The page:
Bosco Ntaganda has arrived in The Hague to face charges of murder, rape and using child soldiers. He was allegedly involved in the brutal murder of at least 800 people in villages in the volatile east of the DR Congo.
The International Criminal Court (ICC) had sought Ntaganda for crimes against humanity allegedly committed during his years as a warlord in eastern Democratic Republic of Congo. After a 15-year run, and nearly seven years after he was first indicted, the commander of the Democratic Republic of Congo’s M23 rebels had walked into the US embassy in Rwanda on Monday and asked to be sent to The Hague.
The ICC tweeted late Friday that “Bosco Ntaganda arrived to the ICC detention center” under Dutch police escort.
Ntaganda has become the first ICC suspect to surrender himself to the court’s custody. He stands accused of using child soldiers and keeping sex slaves from 2002 to 2003. Ntaganda, the fifth African in the ICC’s custody, will face judges Tuesday, when they will verify his identity and the language in which he will be able to follow the hearings.
‘A good day’
“This is a good day for victims in the DRC and for international justice,” ICC prosecutor Fatou Bensouda said in a statement. “Today those who are alleged to have long suffered at the hands of Bosco Ntaganda can look forward to the prospect of justice taking its course.”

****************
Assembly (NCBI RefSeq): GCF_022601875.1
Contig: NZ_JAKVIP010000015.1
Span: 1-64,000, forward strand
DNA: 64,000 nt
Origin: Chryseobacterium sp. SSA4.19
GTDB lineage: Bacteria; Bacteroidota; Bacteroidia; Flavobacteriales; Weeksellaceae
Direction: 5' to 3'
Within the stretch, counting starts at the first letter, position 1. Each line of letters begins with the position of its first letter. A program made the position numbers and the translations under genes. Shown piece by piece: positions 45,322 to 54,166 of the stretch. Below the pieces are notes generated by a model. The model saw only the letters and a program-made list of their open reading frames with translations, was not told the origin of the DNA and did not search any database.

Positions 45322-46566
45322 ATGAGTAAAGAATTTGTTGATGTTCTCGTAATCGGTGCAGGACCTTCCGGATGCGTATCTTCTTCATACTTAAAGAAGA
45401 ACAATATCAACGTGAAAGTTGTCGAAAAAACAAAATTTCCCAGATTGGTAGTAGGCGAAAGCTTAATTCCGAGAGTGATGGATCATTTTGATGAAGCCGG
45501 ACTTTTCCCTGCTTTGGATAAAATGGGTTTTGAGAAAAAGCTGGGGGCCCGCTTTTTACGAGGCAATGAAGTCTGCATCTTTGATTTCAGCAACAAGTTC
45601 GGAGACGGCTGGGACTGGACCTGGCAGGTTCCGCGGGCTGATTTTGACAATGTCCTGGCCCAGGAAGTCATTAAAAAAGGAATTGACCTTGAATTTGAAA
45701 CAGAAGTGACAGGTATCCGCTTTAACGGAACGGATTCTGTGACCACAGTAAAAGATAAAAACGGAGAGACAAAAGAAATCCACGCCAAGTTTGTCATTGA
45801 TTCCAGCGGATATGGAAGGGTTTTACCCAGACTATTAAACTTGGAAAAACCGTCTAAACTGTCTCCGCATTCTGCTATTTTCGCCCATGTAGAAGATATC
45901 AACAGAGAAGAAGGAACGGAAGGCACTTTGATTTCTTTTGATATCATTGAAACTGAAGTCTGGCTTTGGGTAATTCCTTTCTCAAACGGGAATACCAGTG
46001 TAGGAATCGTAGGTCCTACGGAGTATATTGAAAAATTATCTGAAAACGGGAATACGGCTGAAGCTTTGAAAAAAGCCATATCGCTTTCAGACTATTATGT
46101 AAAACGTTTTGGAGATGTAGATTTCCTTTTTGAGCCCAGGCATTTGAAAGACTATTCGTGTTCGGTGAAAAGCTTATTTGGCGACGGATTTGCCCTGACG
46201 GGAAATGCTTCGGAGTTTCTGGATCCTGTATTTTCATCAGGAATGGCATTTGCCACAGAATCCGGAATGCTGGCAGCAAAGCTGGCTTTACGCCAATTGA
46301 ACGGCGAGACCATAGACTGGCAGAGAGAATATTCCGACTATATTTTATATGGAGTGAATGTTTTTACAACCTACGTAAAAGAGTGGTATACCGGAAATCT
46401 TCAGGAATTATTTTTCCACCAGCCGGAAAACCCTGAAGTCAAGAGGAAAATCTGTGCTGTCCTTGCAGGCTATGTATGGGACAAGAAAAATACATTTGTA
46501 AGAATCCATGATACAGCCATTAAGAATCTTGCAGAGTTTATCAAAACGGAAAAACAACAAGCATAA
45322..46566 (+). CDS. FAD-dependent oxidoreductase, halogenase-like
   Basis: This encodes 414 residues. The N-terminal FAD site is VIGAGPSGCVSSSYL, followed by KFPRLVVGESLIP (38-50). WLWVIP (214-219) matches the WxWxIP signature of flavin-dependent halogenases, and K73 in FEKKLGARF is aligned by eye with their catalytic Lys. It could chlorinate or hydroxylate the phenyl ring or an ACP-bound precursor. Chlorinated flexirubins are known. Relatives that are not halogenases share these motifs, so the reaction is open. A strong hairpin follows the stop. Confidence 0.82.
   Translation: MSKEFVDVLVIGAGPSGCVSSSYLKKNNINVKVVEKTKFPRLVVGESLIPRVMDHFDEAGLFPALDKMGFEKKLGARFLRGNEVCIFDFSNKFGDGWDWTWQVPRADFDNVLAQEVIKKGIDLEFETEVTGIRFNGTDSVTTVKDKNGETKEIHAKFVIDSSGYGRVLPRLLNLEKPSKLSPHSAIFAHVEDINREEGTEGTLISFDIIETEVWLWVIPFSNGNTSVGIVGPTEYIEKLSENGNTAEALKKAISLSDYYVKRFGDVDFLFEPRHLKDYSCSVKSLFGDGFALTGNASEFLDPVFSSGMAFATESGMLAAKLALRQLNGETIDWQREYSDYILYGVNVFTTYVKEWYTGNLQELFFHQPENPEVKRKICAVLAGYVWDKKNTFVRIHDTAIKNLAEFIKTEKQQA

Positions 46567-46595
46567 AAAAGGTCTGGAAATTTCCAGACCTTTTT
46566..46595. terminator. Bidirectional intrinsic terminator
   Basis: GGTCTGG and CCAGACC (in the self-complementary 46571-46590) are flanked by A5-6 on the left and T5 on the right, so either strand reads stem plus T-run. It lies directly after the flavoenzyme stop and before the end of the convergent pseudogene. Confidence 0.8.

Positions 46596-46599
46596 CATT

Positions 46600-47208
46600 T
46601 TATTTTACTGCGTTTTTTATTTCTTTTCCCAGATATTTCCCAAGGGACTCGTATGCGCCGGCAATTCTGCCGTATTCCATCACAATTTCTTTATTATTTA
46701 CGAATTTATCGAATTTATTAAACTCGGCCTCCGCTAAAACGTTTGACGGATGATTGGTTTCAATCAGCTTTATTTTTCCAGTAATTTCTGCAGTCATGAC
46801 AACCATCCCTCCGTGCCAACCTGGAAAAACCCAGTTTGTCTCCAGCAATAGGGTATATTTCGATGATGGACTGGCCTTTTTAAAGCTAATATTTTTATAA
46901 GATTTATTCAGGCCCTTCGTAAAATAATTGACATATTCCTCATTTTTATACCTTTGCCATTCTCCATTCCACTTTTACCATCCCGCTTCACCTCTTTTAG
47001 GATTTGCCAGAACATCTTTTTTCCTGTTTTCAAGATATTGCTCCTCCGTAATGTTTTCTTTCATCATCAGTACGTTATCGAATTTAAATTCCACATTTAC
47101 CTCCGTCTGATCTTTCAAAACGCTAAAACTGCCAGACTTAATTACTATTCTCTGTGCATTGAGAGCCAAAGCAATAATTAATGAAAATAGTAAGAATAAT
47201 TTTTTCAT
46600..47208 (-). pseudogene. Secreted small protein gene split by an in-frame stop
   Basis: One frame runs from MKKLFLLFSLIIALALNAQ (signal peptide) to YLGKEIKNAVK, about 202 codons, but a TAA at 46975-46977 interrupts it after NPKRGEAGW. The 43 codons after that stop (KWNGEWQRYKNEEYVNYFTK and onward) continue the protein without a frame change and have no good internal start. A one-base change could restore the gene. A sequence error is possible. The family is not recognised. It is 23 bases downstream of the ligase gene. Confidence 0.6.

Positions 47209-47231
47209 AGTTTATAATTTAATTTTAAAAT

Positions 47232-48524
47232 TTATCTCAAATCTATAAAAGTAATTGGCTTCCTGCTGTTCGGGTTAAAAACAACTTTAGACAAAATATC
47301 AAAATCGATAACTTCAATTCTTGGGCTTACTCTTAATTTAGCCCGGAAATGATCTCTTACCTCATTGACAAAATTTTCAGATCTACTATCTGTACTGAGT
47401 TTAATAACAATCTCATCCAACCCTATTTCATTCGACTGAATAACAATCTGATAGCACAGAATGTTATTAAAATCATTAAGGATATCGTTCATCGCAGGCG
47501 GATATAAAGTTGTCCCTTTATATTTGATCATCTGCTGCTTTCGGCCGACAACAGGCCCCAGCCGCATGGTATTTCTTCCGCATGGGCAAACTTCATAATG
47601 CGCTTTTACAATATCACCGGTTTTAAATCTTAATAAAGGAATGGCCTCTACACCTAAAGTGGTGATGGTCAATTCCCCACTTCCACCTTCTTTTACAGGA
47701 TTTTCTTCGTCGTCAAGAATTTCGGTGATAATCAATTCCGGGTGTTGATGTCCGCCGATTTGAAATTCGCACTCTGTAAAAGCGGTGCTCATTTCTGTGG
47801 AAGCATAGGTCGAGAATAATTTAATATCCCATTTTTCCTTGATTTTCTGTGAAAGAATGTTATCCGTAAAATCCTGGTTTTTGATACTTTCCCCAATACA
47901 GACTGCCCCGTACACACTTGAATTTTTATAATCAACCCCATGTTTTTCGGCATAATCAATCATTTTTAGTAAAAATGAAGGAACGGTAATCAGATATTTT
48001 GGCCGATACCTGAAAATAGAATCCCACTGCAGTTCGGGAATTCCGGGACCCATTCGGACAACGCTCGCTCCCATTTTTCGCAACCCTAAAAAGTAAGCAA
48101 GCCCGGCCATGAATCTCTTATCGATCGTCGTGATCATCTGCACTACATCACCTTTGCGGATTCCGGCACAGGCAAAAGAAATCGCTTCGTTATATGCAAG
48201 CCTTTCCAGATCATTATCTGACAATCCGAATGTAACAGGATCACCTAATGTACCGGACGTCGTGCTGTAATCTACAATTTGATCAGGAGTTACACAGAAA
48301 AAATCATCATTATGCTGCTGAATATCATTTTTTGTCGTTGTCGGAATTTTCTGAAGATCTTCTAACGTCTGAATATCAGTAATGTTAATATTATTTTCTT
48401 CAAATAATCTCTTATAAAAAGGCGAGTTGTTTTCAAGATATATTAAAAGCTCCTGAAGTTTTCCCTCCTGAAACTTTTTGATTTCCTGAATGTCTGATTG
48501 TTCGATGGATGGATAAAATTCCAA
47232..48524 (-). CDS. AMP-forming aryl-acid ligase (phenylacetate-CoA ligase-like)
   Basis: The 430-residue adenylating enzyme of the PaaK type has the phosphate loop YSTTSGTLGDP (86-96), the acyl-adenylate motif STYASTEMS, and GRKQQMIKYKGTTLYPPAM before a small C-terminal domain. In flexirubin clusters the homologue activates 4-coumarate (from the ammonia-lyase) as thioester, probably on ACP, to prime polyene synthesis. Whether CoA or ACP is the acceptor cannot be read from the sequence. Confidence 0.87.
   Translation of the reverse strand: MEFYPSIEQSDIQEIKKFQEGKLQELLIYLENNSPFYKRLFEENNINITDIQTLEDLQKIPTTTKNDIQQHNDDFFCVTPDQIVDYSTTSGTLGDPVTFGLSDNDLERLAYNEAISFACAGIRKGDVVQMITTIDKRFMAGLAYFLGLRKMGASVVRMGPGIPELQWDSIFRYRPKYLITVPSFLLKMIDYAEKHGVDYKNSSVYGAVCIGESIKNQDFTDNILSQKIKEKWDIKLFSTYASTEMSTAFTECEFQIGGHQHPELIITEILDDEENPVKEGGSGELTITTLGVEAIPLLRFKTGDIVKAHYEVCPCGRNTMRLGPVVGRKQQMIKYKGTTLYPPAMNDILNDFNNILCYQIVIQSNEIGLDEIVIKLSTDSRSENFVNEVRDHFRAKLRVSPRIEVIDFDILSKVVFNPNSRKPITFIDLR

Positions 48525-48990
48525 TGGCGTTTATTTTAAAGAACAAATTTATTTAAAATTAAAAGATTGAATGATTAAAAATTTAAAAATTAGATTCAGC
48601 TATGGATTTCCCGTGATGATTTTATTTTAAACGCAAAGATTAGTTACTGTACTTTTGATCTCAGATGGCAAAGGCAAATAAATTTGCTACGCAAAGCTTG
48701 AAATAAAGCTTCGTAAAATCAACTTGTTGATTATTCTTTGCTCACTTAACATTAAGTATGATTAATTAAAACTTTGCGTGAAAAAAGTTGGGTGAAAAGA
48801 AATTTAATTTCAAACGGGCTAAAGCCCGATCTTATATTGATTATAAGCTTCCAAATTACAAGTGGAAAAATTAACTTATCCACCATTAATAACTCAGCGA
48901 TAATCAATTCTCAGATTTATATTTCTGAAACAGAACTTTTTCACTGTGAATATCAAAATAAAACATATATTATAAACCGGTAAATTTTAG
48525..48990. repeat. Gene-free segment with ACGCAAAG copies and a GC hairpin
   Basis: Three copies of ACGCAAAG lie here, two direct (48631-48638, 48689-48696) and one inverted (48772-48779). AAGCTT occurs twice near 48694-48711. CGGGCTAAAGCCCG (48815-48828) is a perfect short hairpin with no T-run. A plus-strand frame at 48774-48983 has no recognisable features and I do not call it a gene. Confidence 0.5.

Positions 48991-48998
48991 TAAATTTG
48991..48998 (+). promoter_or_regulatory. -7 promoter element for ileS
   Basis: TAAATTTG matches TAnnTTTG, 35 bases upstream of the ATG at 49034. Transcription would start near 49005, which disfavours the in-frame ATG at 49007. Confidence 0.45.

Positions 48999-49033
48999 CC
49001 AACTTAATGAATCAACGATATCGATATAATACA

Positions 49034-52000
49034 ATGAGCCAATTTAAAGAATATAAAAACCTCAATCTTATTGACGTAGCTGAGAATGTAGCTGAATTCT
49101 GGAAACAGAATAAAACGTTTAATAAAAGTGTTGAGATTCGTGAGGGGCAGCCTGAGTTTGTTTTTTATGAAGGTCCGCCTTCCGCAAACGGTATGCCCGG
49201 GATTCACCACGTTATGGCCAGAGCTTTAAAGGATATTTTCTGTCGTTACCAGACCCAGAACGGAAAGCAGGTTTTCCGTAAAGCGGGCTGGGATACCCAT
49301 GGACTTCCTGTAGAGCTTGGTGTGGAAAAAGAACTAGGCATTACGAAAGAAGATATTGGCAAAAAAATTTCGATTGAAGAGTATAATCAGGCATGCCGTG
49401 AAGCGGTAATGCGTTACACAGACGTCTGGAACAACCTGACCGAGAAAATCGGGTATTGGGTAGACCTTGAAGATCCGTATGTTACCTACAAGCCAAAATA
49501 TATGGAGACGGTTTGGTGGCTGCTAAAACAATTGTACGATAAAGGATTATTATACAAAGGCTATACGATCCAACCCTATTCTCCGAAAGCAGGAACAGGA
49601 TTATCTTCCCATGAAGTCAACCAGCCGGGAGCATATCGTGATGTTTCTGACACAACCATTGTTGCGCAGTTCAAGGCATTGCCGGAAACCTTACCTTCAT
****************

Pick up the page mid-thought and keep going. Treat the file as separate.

Despite his 2006 ICC indictment, Ntaganda joined the Congolese army in 2009 as a general following a peace deal that integrated him and his men into the military. Last year, however, the agreement between Ntaganda and the government disintegrated, and he and his troops defected, becoming known as M23 and battling Congolese troops.
In a statement, US Secretary of State John Kerry hailed Ntaganda’s arrest as a major step for accountability: “Now there is hope that justice will be done.” His capture “will also send a strong message to all perpetrators of atrocities that they will be held accountable for their crimes,” Kerry said.
Congo’s wars have killed 5 million in the past 15 years, and eastern areas remaain afflicted by rebel violence despite a decade-long UN peacekeeping mission.
Geraldine Mattioli-Zeltner of Human Rights Watch said that Ntaganda’s arrest “will be a major victory for victims of atrocities in eastern Congo and the local activists who have worked at great risk for his arrest.” The expected trial will show the ICC’s importance in “providing accountability for the world’s worst crimes when national courts are unable or unwilling to deliver justice,” she added.
mkg/av (Reuters, AFP, dpa, AP)